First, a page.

The coming of age novel is one of our most popular and powerful literary genres. From The History of Tom Jones to Twilight, The Catcher in the Rye to Carrie, we never tire of watching tender little Homo Sapiens get plunged into the boiling cauldron of life, and no wonder. Stories are based on conflict, and innocence v experience is the oldest and darkest fist-fight of them all.
But bildungsroman aren’t restricted to the transition from adolescence to adulthood. The German word simply means ‘novel of formation’, and the male mid-life crisis novel, a study of that second, mirror-adolescence from adulthood to old age, is a rich contemporary theme. Ian McEwan’s 2005 James Tait Black Memorial Prize winner Saturday and his 2010 success Solar; Howard Jacobson’s 2010 Booker-winning The Finkler Question; and Julian Barnes’ 2011 winner The Sense of An Ending all focus on men who watch their careers and sex lives shrivel from over the burgeoning curve of their guts.
So it makes sense that novels addressing the menopause should be rife. After all, although men and women both have to reorient their identities as they age, the physical, emotional and symbolic power of the female ‘change’ is unique. However, although there are plenty of fine literary books about women at ‘that time of life’ - Anne Tyler, Margaret Drabble and Elizabeth Buchan are three mistresses of the art – they seem strangely wary of focusing on the process itself. And the few menopause-specific novels out there - US author Nancy's Thayer's chick-lit series The Hot Flash Club, Anne Kleinberg's 2011 Menopause in Manhattan - can hardly be set against the male-centric prize-winners above.
Non-fiction writers aren’t so shy; Jane Shilling’s 2012 memoir The Stranger In The Mirror is an intimate exploration of her shifting self-image, while Marie de Hennezel’s bestselling The Warmth of the Heart Prevents Your Body from Rusting is a life-affirming rallying call. So why are novelists so reluctant to anatomise the menopause?
It was a question raised by John Sutherland at this year’s Oxford Literary Festival. In a session on sex and marriage in literature, Sutherland admitted that when he read Elaine Showalter’s introduction to the 1991 Penguin Classic edition of Mrs Dalloway, and discovered that Woolf intended the novel as an exploration of the menopause, it was a rewarding revelation.
When Woolf says of her heroine that “she had the oddest sense of being herself invisible; unseen; unknown; there being no more marrying, no more having of children now, but only this astonishing and rather solemn progress with the rest of them, up Bond Street” or that “often now this body she wore […[, this body, with all its capacities, seemed nothing – nothing at all”, it seems incredible that we could ever miss the allusions. And that’s without understanding contemporary attitudes to the menopause, which further enrich and complicate Woolf’s themes of generational conflict, madness and suicide.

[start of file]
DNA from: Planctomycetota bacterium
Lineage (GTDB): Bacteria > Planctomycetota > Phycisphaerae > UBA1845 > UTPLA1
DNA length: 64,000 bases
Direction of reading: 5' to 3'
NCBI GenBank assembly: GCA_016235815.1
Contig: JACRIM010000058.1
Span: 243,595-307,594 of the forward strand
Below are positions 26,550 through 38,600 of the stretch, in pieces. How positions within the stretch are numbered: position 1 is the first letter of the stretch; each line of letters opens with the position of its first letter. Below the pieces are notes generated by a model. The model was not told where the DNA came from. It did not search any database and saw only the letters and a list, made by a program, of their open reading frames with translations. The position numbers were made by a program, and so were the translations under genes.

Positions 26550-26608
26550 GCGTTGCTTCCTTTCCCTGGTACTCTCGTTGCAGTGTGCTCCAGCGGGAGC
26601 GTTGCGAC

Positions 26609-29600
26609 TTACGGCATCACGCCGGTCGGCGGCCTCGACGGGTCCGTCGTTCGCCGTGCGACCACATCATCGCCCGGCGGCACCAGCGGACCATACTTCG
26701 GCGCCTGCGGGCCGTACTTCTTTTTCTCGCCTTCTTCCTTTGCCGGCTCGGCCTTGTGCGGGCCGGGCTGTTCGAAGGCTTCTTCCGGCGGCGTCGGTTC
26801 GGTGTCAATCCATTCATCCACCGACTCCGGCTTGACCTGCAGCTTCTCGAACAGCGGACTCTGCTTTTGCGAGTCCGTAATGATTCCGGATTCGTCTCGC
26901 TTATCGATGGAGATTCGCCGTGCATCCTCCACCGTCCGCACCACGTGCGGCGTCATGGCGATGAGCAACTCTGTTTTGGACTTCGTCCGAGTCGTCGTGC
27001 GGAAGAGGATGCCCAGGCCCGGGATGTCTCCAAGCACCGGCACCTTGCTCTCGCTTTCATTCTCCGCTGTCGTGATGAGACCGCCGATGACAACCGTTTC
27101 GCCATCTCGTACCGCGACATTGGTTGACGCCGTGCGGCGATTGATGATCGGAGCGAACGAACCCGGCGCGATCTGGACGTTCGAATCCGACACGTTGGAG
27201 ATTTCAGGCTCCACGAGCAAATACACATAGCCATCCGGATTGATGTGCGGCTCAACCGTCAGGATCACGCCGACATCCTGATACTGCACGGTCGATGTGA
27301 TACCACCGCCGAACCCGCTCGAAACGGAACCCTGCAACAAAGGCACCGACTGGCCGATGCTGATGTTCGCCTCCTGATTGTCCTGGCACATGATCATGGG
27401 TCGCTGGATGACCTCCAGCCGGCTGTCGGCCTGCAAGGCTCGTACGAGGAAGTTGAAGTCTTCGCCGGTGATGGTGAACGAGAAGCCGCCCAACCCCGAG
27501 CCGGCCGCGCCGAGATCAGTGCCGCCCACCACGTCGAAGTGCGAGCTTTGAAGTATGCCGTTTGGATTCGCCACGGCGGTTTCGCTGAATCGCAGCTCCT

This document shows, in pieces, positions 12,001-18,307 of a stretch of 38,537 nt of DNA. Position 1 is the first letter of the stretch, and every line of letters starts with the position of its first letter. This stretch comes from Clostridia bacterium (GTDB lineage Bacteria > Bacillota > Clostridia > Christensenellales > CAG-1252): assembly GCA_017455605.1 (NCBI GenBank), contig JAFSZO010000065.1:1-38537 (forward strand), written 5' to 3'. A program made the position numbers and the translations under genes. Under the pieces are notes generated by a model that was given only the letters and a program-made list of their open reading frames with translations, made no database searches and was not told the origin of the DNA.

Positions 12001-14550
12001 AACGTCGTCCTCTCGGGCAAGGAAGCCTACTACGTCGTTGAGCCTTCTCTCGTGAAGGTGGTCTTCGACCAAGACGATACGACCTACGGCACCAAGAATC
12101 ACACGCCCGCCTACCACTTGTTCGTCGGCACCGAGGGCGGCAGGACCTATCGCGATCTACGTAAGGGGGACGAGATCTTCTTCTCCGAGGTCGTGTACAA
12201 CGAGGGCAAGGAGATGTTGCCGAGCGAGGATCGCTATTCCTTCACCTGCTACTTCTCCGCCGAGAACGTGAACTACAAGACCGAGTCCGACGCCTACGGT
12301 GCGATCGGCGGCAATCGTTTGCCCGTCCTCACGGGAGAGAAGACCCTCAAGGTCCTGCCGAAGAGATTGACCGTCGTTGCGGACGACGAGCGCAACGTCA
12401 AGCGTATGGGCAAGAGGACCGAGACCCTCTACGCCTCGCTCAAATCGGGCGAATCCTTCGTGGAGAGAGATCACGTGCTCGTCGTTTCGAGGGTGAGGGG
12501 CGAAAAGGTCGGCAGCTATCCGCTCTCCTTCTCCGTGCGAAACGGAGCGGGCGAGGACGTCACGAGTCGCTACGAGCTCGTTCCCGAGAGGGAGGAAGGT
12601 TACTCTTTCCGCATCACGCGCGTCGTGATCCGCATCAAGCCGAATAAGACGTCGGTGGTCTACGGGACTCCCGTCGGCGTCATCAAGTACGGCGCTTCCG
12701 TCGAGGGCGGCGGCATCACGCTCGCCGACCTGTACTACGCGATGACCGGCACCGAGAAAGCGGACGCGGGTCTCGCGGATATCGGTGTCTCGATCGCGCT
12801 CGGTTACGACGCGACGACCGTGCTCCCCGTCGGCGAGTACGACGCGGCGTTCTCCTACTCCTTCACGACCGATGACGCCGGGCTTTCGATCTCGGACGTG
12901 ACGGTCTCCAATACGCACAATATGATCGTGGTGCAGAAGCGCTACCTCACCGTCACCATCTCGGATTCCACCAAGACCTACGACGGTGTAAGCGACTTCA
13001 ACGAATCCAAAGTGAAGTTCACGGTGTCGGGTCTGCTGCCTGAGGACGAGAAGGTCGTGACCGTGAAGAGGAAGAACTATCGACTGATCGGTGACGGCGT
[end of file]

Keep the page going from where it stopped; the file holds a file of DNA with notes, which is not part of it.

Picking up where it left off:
Consider too Mrs Bennett, the laughing stock of that other perennial set text, Pride and Prejudice. Like Mrs Dalloway, Mrs Bennett is portrayed as frivolous, fragile and painfully self-conscious, but if we see her as a woman in the first flush of menopause, our derisive dismissal of her character becomes more subtle and sympathetic. Those famous nerves – her husband’s nemeses - become the symptoms of a woman struggling to with deep biological shifts. Her obsession with her daughters’ sexual ripeness – akin to Clarissa’s ambivalent relationship with her 18-year old Elizabeth - becomes a poignant parallel to her own fertility, once rampant to a character-defining degree and now presumably defunct. Her energy and ambition in the face of her feminine redundancy make her admirable, as well as exasperating.
It is understandable that such interpretations might not have previously entered the compass of a male academic born in 1938. But I studied both novels for my A-Levels in 1999 and I‘d never been exposed to those ideas before I heard Sutherland speak. A bizarre Victorian squeamishness seems to have followed the canon into the modern curriculum. My teachers of literature were as uninterested in the menopause as modern authors who, theoretically unbound by the social taboos, still seem unwilling to put it centre stage.
Last year’s study by the Associated Press found that women read almost twice the number of books as men, and account for a clear majority of the fiction market. A full-on menopause Wetlands might have a limited audience, but a deep literary exploration of this iconic and inevitable life event could be a huge commercial hit. Is the lack of it evidence of a lingering social stigma? Does the lack of interest come from authors, publishers or readers? Or have I missed a wealth of unabashed menopause bildungsroman? Set me straight!